Milstead: Arizona ruling on marijuana extracts doesn’t change DUI laws
PHOENIX — The director of the Arizona Department of Public Safety says the state Supreme Court’s recent ruling that patients with medical marijuana cards can’t be arrested for possessing cannabis extracts doesn’t change DUI laws.
“It is a daily issue for our troopers out there. They’re finding people out there who are impaired,” Col. Frank Milstead told KTAR News 92.3 FM’s Bruce St. James & Pamela Hughes Show on Friday.
“Just because the Supreme Court said you can now possess those with your medical marijuana card, it does not mean that you can drive impaired or drive under the influence of those.”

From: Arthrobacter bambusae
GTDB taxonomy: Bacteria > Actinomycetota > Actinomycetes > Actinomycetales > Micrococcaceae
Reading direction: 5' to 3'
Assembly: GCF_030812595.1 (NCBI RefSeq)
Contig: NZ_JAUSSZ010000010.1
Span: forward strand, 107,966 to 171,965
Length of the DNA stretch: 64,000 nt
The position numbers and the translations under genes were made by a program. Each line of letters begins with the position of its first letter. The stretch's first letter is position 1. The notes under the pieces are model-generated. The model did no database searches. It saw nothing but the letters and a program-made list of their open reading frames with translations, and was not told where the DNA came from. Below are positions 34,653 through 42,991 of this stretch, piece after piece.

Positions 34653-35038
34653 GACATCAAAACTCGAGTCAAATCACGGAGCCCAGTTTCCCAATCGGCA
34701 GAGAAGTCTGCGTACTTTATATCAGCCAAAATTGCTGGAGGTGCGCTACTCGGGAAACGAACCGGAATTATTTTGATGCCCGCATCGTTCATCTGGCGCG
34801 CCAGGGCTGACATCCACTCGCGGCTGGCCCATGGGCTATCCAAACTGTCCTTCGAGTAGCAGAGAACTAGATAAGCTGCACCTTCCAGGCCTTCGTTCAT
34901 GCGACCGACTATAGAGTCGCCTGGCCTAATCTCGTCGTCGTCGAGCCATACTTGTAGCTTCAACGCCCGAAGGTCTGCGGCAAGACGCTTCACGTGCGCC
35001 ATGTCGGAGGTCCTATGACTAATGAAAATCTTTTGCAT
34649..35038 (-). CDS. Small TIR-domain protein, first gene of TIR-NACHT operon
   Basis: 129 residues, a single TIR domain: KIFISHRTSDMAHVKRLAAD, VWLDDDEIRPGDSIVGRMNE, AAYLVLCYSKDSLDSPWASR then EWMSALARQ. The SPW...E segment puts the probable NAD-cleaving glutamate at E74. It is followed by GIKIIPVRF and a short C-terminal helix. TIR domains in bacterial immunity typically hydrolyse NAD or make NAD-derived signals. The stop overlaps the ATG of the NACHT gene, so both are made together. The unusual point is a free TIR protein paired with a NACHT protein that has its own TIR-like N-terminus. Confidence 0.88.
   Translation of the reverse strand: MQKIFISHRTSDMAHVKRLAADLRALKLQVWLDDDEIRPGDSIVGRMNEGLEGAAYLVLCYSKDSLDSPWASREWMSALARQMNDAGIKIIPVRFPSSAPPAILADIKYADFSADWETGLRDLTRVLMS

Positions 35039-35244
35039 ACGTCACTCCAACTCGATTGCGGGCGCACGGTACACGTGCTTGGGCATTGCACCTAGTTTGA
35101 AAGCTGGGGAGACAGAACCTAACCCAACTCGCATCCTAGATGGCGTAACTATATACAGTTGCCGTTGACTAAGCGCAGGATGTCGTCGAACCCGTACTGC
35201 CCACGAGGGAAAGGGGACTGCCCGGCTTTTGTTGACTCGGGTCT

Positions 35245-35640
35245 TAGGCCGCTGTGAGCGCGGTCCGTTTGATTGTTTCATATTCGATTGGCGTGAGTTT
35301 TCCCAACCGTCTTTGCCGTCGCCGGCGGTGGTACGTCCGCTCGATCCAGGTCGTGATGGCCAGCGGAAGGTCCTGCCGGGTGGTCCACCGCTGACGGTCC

The unanimous ruling reversed a lower-court decision that found cardholders faced arrest for hashish possession because the drug isn’t named in the state’s 2010 voter-approved medical pot law.
The court’s interpretation now lets medical marijuana patients use the drug to treat debilitating medical conditions in whatever form best suits them.
Milstead said marijuana is like alcohol in the way that people react differently to it, but he said any amount of it in a person’s system while driving is illegal.
“You can actually have a drink for social benefit or enjoy the taste and not be impaired or drunk, but marijuana’s going to make you high,” he said.
“If you’re doing marijuana in any form, you shouldn’t be driving your car.”